Sleep plays a huge part in promoting physical development in children and a young people. While children sleep a growth hormone called ‘somatotrophin’ is dispersed through the pituitary gland. This hormone is released throughout the day but approximately 80% of it is released soon after a child or adolescent is in the Non-REM stage of sleep. If a child does not reach their sleep requirements at night then this can subsequently inhibit their physical development.
There are several other factors that also inhibit physical development, including diet and exercise, however for children the key element is sleep.
Without enough sleep a child may develop slow or stunted growth. Research carried out by Department of Psychology, The Adler Centre for Research in Child Development and Psychopathology, Tel Aviv University, proves this. They carried out a study on ninety-six first born healthy 6 month old infants. Their sleep was monitored over 4 consecutive nights. The baby’s parents had to complete a background and developmental questionnaire. The baby’s weight and height was assessed during a standard check-up in the clinic. The researchers found that sleep is related significantly to physical growth as early as the first months of life.
This being the case sleep is vitally important for a child’s physical development. If a child continues to have sleep problems for a number of years this will hugely impact on the child’s development, therefore it is extremely important that child sleep issues are rectified promptly. “You need to go to bed to grow big and strong” is very true.
1“If children are not sleeping well the consequences may be problems with behaviour, attention, learning, and memory”.
The term “sleep on it” is very beneficial. If you have a problem you have a much better chance of solving it after a good night’s sleep. Some researchers believe that REM sleep holds important psychological functions. They suggest that sleep allows us to process daytime experiences and move recent memories into long-term storage. Therefore if a child is not getting an adequate amount of REM sleep they are not processing and storing the information they gathered during the day. It will therefore take them longer to learn and develop in comparison to a child who is getting a sufficient amount of sleep.
If children do not get enough sleep at night, it will affect how they learn the next day. They will not be able to retain the information they are being taught correctly. They will also feel very sleepy in school and be noted as being a “daydreamer”. Their judgment is impaired which can make them more accident prone. They may also not have the energy to participate in sports and active play. This may culminate in the child developing a laissez-fair attitude to life. The child may experience difficulties in making friendships as they do not have the interest to participate in activities. These factors may in some cases lead to depression in the child.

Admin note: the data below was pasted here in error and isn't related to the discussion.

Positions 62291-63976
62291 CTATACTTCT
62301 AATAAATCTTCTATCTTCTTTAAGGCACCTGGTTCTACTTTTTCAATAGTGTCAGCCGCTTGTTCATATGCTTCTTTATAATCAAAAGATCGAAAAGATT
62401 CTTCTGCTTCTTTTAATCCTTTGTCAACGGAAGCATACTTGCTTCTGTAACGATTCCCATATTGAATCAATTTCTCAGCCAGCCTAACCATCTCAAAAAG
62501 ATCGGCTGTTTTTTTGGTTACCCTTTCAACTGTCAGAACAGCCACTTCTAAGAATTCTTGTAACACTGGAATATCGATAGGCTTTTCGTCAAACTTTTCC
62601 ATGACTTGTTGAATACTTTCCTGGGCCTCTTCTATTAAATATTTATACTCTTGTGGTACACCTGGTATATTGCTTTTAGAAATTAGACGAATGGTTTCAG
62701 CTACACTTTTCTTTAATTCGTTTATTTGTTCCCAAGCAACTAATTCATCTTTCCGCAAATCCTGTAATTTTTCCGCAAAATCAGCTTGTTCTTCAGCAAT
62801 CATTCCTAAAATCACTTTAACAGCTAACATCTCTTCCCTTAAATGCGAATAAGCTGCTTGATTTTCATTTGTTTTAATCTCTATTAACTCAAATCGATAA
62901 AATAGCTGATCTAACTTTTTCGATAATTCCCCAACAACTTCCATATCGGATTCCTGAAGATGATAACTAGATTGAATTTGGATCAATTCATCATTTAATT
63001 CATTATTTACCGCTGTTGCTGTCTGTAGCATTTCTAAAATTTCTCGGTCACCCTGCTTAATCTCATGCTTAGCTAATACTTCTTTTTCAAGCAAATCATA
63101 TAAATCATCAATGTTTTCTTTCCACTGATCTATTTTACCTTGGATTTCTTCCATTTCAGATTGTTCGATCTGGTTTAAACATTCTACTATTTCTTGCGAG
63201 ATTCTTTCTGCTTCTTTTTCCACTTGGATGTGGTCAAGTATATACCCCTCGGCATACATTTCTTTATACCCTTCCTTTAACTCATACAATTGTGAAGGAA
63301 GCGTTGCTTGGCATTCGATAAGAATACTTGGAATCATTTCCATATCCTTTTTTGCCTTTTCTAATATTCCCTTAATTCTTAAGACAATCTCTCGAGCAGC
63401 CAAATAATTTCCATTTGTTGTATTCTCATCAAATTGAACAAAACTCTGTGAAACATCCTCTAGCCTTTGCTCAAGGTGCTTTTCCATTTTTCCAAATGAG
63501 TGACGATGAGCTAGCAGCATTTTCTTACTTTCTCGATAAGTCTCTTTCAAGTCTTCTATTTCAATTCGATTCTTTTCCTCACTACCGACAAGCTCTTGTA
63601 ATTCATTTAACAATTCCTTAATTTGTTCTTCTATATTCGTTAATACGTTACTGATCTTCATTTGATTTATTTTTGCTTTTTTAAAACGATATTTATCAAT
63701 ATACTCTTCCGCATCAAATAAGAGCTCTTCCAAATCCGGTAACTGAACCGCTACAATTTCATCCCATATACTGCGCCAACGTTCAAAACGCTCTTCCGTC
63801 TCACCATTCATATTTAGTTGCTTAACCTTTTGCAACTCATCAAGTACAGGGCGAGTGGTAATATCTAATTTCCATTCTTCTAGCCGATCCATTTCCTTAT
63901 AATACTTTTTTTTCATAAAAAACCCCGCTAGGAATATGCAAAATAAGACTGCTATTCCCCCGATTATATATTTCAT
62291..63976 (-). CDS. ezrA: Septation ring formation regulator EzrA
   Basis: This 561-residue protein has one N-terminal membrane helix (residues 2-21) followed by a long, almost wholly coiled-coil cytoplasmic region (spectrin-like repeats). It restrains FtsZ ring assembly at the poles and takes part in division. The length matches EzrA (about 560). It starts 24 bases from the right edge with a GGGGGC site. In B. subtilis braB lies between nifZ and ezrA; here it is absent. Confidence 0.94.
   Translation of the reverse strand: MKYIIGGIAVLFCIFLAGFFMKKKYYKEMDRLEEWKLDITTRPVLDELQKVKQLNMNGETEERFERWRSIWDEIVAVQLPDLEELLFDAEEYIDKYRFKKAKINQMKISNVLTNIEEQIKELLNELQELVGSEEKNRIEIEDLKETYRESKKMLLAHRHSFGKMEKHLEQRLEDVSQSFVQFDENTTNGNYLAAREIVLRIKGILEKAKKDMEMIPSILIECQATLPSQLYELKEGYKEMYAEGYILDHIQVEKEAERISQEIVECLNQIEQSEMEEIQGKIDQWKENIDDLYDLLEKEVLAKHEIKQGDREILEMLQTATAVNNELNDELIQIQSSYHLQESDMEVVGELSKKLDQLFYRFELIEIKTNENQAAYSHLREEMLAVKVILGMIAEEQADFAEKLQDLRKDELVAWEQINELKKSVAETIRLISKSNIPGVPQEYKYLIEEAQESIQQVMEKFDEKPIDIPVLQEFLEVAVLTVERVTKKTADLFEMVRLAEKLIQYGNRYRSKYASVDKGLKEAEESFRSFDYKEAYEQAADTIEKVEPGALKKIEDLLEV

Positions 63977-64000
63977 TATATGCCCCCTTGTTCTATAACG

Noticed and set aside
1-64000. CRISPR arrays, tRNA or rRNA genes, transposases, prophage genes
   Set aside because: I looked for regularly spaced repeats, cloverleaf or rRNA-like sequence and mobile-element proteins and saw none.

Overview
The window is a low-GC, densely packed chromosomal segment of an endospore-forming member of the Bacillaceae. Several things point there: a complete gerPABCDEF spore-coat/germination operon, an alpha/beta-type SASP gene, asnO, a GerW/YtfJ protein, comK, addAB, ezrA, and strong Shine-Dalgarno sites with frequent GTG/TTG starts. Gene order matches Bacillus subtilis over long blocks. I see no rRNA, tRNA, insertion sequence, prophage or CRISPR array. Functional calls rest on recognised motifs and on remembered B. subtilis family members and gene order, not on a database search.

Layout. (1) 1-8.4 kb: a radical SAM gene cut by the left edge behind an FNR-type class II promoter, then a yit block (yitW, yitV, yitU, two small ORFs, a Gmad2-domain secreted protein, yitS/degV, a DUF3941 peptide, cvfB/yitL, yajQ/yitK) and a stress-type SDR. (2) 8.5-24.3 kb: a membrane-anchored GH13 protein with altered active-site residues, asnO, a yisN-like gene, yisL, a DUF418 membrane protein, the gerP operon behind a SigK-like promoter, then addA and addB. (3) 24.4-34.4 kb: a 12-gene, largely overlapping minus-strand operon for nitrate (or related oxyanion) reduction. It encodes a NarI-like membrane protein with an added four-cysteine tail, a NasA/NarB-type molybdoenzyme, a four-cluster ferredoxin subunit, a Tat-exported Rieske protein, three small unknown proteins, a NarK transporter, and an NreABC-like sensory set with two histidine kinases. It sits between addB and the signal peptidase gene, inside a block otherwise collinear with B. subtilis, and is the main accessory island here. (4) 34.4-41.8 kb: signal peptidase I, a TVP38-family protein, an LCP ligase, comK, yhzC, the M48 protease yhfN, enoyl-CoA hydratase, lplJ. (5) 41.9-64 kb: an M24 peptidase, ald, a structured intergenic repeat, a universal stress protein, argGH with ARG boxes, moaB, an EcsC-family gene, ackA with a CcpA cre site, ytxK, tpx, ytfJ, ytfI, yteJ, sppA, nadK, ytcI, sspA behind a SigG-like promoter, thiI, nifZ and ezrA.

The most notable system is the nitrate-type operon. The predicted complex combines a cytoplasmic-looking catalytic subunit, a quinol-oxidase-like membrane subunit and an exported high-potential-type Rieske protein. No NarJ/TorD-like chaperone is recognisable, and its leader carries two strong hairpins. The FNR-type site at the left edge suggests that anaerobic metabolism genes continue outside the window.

According to a recent study from Johns Hopkins University, for each additional hour of sleep, the risk of a child becoming overweight or obese was lowered on average by 9%. The paper also showed that children who slept the least had a 92% higher risk of being overweight or obese compared to children with a longer sleep duration.
When you are sleep deprived, your body produces less leptin which is the hormone that tells your brain there is no need for more food, and produces more ghrelin, the hormone that triggers hunger. So it is logical to surmise that a lack of sleep coupled with lack of exercise due to low energy levels, results in a tendency to eat more sugary food as an energy substitute when you are tired culminating in an increased the risk of obesity.
Studies also say that lack of sleep also affects the body’s ability to adequately use insulin. Currently childhood type 2 diabetes is on the rise. Lack of sleep and obesity are contributing factors. Hence our children are potentially at risk of a multitude of medical problems due to lack of sleep.
Many children who are taught to suffer from ADHD have subsequently discovered that lack of sleep was the main cause of the problem. As children can often get very hyper from overtiredness and become unable to concentrate on a task for any significant amount of time. As overtiredness in some children can seem the same as ADHD, ADHD can often be misdiagnosed.
Insufficient sleep affects a lot more than the child’s mood. It potentially affects nearly all aspects of their life. If children’s sleep problems are not dealt with as soon as they are discovered the outlook for that child’s future can be significantly negatively impacted. The amount of physical, mental and emotional problems that can be related to a lack of sleep is countless. Lack of sleep has the ability to completely change a child’s life. Physically they may not grow to their true height, their weight can increase which then leads to other problems with blood pressure etc. The risk of diabetes is increased. Intellectually they may have problems as they will be unable to retain information correctly. They are more accident-prone due to bad judgements. They can either be withdrawn and uninterested in life or hyper-active. A good night’s sleep is as important to a child’s well-being as food and drink.
1 Dr. Shelly Weiss, author of Better Sleep for Your Baby & Child: A Parent’s Step-by-Step Guide to Healthy Sleep Habits .